Clinical and Cultural Experience in the Himalayas
Jaya Kanduri
Rutgers- Robert Wood Johnson Medical School, Piscataway, NJ 08854
Background Information on Spiti Valley
Trip Summary
Total Population: 12, 445 (2011)
Density of Population: 2 person/
Birth Rate: 16.2%
Death Rate: 6.1%
Languages: Manchad dialects, Bhoti, Sanskrit, and
• Literacy Rate: 77.24%
• Rural Health Centers: 10
• We set up clinics in 8 remote villages of
Spiti Valley, offering clinical consults,
access to medications, and basic clinical
services. The prevailing medical problems
I encountered were pterygium, intestinal
worms, tinea manifestations,
musculoskeletal pain, and dehydration.
Himalayan Health Exchange (HHE)
HHE is an organization dedicated to providing
medical and dental care while promoting
preventative health measures, to remote areas of the
Indian Himalayas. For each expedition, a team of
health care professionals including medical students,
residents, physicians, etc., set up health camps in
village health centers, local schools, and monasteries.
In addition to providing immediate care and referrals
for more serious cases, HHE focuses on educating
patients on various public health issues like oral and
general hygiene, nutrition, and pterygium prevention.
Free medical and dental care is provided to
underserved individuals of the Himalayas, and it is
done so in a culturally sensitive manner by
employing the help of local physicians and
interpreters. HHE is also able to distribute free
medicines, toothbrushes, toothpaste, reading glasses,
and sun glasses to patients. HHE is in the process of
establishing a permanent clinic at a monastery in
RWJMS group after clinic day 4
• At elevations ranging from 11,00014,000 ft, Spiti Valley communities are
exposed to strong UV rays, which
contribute to the high prevalence of
pterygium and irritated eyes in farmers.
The elevation was also responsible for
causing newcomers to experience altitude
sickness symptoms like headaches,
lightheadedness, and nausea.
• The universal problems of hygieneignorance and contamination took their
toll in the remote Himalayas as well, as
indicated by the intestinal worms and tinea
fungal infections. Due to their physically
demanding professions as
farmers/construction laborers, the villagers
of Spiti Valley work tirelessly in the sun
and are subject to dehydration and
musculoskeletal strain. Dehydration was a
very common diagnosis, presenting as
headaches and fatigue.
Line at the registration table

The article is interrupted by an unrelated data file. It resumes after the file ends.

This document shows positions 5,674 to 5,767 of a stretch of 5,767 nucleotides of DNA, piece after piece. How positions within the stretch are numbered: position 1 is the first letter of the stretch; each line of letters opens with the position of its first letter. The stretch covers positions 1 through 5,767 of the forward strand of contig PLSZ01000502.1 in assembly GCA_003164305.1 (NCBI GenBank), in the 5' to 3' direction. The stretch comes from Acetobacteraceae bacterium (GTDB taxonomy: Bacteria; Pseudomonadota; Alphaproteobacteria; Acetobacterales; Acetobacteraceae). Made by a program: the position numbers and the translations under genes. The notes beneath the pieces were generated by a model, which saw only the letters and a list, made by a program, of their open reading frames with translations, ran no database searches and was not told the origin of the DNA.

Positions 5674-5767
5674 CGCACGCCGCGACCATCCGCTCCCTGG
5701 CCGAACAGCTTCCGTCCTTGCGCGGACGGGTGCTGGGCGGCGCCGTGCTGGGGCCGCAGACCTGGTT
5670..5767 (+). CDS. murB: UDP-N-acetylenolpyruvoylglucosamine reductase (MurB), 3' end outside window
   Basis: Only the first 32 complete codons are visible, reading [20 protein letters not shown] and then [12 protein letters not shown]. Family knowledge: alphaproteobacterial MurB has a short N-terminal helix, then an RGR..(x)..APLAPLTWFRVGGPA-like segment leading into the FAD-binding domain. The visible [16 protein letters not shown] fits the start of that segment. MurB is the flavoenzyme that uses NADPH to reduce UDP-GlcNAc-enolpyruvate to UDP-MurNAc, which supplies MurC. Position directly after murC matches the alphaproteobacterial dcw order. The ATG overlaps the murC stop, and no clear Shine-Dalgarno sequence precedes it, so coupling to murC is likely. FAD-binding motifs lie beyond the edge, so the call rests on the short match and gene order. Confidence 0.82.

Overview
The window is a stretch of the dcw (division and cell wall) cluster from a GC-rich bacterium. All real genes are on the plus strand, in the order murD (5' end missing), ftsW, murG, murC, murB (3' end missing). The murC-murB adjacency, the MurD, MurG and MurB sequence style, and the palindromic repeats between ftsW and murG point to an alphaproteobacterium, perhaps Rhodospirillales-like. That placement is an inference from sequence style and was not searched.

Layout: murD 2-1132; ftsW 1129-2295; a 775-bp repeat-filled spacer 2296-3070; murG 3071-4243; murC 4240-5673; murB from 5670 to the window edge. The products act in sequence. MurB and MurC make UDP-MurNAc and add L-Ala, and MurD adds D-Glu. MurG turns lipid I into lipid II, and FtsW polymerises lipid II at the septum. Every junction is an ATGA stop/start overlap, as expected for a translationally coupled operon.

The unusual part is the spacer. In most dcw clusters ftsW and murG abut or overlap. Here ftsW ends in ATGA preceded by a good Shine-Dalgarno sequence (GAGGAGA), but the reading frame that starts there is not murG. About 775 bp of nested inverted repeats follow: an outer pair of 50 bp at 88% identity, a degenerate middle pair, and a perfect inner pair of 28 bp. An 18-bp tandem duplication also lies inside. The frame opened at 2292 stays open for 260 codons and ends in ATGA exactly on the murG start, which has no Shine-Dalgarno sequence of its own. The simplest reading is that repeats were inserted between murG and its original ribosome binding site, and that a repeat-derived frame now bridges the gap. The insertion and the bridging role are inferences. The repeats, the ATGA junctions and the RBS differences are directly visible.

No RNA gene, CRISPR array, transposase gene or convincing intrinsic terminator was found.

Personal Goals for the Trip
• To experience how healthcare is delivered in such
a rural and inaccessible region of India
• To immerse myself in the culture of Spiti Valley,
where both Hinduism and Buddhism traditions are
recognized by locals
• To be exposed to clinical knowledge, customs, and
environmental conditions unique to Spiti Valley
and Himachal Pradesh
• To improve history-taking and physician exam
skills by seeing patients and learning from
physicians on the team
View from the Dhankar Monastery roof
• Despite the medical issues we
encountered, the majority of villagers in
Spiti Valley appeared fit and resilient,
confirmed by high hematocrit values and
lack of chronic diseases like hypertension
and diabetes which are rampant in the
Western world. This was pleasantly
shocking to me, as I was reminded how
physically active routines and fresh foods
can increase quality of life.
• We handed out sunglasses to almost
every patient in an effort to decrease UV
exposure and prevent exacerbation of
pterygium. All children were given
multivitamins, and pregnant women were
given prenatal vitamins.
Conclusions & Lessons Learned
This experience was meaningful in so many
different ways, and I couldn’t imagine it being any
more fulfilling. I improved my clinical skills
tremendously by seeing many patients on my own
and by being expected to run through a full history,
physical, and differential diagnosis before
presenting the case. The residents and physicians
on the trip were so knowledgeable and helpful in
their roles, as they not only provided valuable
feedback and confirmed our patient evaluations,
but pushed us to our potential by not treating us
like first year medical students. I was also really
happy with the presentations students gave after
clinic every day, each one focusing on a different
aspect of care relevant to our time in Spiti Valley..
Aside from the clinical growth I experienced, I met
students from around the world and made many
new friends. I embraced the culture and enjoyed
improving my Hindi, playing cricket, and eating
amazing food. I was fully immersed in the
tremendous beauty of the Himalayas, as we were
given the opportunity to camp in valleys with
flowing rivers surrounded by snow-capped
mountains. Camping was a first time experience for
me, and it was definitely one of my favorite parts
of the trip. Overall, HHE gave me an unforgettable
experience and I highly recommend this trip to any
medical student looking for a global health